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Awards and Prizes

News:  The 2019 winning entries are accessible via the tabs below.

Our awards and prizes foster excellence in Australian historical writing, showcase and reward best practice, and advance and promote public understanding and appreciation of history.

We offer a number of prestigious annual awards and prizes totalling $3,000 in prize money. Winners are announced and presentations made at our Annual History Lecture in September.

The History Council of NSW also supports Create NSW in its administration of the NSW Premier’s History Awards and Fellowships in  partnership with the State Library of NSW.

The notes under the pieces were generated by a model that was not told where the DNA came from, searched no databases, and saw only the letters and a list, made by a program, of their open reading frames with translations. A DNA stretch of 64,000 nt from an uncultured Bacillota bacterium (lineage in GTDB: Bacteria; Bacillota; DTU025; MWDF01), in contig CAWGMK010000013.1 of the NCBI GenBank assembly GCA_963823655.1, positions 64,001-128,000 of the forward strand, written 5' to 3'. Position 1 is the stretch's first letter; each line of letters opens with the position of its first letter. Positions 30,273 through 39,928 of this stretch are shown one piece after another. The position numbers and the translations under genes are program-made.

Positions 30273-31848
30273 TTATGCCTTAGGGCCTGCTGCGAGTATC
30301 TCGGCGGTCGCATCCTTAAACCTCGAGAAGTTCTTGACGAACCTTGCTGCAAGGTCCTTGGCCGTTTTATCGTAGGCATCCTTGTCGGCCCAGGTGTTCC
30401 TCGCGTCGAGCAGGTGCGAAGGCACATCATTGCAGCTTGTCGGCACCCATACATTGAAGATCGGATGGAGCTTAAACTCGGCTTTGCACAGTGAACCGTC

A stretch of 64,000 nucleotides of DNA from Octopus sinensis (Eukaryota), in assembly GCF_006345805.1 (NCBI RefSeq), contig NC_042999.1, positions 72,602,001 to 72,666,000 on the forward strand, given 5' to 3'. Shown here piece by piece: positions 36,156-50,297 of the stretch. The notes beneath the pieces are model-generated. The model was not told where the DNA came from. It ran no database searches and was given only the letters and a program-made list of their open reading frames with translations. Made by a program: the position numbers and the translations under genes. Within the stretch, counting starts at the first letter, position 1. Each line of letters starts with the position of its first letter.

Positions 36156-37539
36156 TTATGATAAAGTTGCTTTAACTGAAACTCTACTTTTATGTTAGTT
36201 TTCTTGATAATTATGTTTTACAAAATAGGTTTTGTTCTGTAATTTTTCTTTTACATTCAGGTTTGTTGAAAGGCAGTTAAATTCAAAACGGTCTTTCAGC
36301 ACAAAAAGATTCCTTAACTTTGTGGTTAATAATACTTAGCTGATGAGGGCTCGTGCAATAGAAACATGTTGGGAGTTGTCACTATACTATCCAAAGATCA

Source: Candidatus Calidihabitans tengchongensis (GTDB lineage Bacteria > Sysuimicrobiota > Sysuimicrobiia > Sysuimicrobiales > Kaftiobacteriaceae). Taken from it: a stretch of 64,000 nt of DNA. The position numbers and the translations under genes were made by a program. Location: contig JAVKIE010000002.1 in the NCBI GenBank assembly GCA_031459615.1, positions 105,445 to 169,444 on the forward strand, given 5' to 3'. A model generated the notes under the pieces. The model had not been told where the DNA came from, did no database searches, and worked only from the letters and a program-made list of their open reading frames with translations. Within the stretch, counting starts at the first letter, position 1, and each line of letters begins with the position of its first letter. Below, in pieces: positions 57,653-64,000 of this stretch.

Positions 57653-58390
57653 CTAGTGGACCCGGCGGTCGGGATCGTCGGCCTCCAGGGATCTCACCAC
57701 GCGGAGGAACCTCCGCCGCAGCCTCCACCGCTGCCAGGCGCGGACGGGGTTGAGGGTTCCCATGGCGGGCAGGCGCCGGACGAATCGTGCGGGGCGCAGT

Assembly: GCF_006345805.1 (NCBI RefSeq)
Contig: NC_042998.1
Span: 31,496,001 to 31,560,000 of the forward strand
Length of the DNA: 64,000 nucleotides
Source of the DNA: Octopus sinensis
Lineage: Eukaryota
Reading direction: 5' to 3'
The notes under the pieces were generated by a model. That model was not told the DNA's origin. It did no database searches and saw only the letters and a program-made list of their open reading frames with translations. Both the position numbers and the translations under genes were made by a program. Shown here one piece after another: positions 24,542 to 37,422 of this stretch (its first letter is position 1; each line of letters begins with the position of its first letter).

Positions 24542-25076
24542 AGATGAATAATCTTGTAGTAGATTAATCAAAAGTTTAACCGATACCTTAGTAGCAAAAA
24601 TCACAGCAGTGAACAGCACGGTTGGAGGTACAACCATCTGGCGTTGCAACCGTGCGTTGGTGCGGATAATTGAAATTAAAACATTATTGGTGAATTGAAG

If you have any questions please contact us and subscribe to our e-newsletter to receive announcements.

Applications for 2020 awards and prizes are not yet open.  Please check this page or our newsletter in early 2020.

 

(Note – click the relevant tab below for details of each award.)
 

Kieran Bonin receiving the Macquarie University’s Centre for Applied History Award, 2019, from A/Prof Tanya Evans.
Photo credit: TWH Photography.

Aboriginal History Prize

Corroboree on the Murray River, 1858, image by Gerard Krefft, courtesy SLNSW

The Aboriginal History Award  was first awarded in 2016, the gift of an anonymous donor. Its purpose is to encourage students and other beginning historians (up to post-doctoral career) in the writing of Australian Aboriginal history, including Torres Strait Islander history, from original sources. Indigenous Australians are strongly encouraged to enter.